about 3 years ago • 3 mins
Berkshire Hathaway reported its fourth-quarter earnings over the weekend, and it looks like Warren Buffett’s investment conglomerate is its own biggest fan…
What does this mean?
Investors pay close attention to Buffett’s every move, and it’s easy to see why: his company’s portfolio has, on average, increased by twice as much as the US stock market every year for the last 55 years. And while Berkshire already revealed how it was reshuffling its portfolio last month, it didn’t come clean about its biggest investment of 2020: the company bought back a record $25 billion of its own stock.
Why should I care?
For markets: Share buybacks just keep giving.
By buying back its own shares, Berkshire has reduced the number available and, in turn, given its existing shareholders a bigger stake in the business. That effect multiplies if the companies Berkshire’s investing in buy back their own shares, which is why its shareholders now own 10% more of Apple than they did when Berkshire built its position in 2018 – even though it’s sold off some of that original stake since then.
*The bigger picture: “**Bonds face a bleak future.”*
Berkshire’s full-year earnings update is also when Buffett shares his take on the financial markets in an annual letter to shareholders, and he took the opportunity to warn against bonds. He pointed out that the income – or yield – generated by 10-year US government bonds fell 94% between September 1981 and the end of last year, which makes it very likely it’ll rise going forward (it can’t exactly drop much further, after all). And since bond prices move inversely with their yields, a drop in price is probably on the cards. You can see Buffett’s point: bonds have had their worst start to a year since 2013.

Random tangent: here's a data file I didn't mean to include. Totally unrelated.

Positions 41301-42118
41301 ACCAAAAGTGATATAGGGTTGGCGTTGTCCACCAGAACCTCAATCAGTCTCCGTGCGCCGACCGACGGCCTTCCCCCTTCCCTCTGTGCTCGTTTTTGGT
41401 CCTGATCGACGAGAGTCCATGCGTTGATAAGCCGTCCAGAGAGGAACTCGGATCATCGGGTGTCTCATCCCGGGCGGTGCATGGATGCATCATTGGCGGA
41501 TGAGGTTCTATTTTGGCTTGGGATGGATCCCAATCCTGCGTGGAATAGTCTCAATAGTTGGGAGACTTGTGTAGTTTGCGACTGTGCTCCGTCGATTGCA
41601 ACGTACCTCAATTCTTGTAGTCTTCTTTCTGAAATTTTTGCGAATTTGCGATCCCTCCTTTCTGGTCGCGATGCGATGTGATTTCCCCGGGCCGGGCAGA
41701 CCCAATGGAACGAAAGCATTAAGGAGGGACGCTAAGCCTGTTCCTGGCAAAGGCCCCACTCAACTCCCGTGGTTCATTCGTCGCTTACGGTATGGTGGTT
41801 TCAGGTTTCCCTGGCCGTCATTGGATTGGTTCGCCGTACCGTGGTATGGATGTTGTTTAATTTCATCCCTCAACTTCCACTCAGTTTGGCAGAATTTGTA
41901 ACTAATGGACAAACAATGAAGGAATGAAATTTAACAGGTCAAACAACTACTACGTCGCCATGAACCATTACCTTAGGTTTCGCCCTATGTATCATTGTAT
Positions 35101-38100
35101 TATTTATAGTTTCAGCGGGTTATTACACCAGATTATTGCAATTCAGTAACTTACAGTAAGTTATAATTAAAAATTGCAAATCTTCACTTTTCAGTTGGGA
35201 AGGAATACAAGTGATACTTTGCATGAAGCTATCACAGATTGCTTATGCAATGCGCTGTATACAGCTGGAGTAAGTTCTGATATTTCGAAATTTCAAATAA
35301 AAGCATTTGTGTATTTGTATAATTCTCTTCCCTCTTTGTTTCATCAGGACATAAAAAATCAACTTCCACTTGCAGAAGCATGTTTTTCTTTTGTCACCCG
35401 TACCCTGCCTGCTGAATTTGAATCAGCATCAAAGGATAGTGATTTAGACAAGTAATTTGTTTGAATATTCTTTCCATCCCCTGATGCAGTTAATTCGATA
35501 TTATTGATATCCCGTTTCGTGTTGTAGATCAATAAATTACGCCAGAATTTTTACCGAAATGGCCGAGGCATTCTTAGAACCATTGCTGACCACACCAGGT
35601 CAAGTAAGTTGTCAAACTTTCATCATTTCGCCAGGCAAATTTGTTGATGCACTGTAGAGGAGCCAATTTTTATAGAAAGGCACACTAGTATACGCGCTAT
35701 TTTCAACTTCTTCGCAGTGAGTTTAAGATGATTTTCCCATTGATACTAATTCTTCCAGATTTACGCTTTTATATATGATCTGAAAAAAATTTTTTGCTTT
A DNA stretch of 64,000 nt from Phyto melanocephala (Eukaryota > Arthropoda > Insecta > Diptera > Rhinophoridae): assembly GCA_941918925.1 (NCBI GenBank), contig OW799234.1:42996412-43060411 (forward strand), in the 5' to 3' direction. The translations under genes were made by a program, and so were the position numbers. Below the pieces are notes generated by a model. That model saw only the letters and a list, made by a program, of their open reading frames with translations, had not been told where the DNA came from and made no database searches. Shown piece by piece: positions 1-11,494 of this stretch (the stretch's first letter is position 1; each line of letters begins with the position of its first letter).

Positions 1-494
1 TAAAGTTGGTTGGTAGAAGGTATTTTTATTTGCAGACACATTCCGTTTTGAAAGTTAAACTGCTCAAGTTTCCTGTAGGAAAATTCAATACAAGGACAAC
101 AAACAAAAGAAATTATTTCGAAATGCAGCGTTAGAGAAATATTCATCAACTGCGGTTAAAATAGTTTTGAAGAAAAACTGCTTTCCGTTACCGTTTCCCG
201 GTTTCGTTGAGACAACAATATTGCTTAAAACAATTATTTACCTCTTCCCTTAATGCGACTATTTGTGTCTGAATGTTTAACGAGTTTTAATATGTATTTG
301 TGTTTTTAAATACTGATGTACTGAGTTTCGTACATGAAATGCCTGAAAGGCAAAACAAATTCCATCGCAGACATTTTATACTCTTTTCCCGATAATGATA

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Goldman Sachs recommends looking abroad to Asian stocks after being all cooped up in the house recently.
What does this mean?
Investors are getting more and more anxious that the Federal Reserve might raise interest rates in the US, which would make borrowing more expensive and stocks less attractive. That’s led to a recent sell-off in global stocks, but – according to Goldman – a buying opportunity in the form of Asia’s stocks.
There are a couple of reasons why. For one, the investment bank’s expecting the region to benefit from a strong economic rebound following the pandemic-driven slump. For another, it’s looked at similar periods in history and doesn’t think there’s likely to be another sharp move lower in the region’s stocks even if investors get antsier about interest rates. Put those factors together, and Goldman’s pencilled in a 13% upside for Asia’s stocks (excluding Japan) by the end of the year.
Why should I care?
For markets: Energy and insurance could do the best.
Goldman’s particularly keen on a couple of Asia’s sectors. First, energy companies, whose share prices have been lagging both the rising oil price and the broader Asian stock market since the depths of last year’s slump. That should make them cheaper and better placed than most to outperform in the next few months. And second, insurance companies: their stocks have been underperforming the broader market too, and higher rates should lead to higher yields on the bonds in their investment portfolios.
Zooming in: Internet stocks aren’t what they used to be.
Meanwhile, Goldman thinks Asian internet and media stocks – which have been beating the region’s wider market – look expensive. That’s especially true because their valuations tend to fall by more than their rivals when interest rates rise. That might explain why the Chinese stock market – which has been adding more and more internet stocks to its ranks – has dropped by the most of all the region’s stock markets over the last few weeks.
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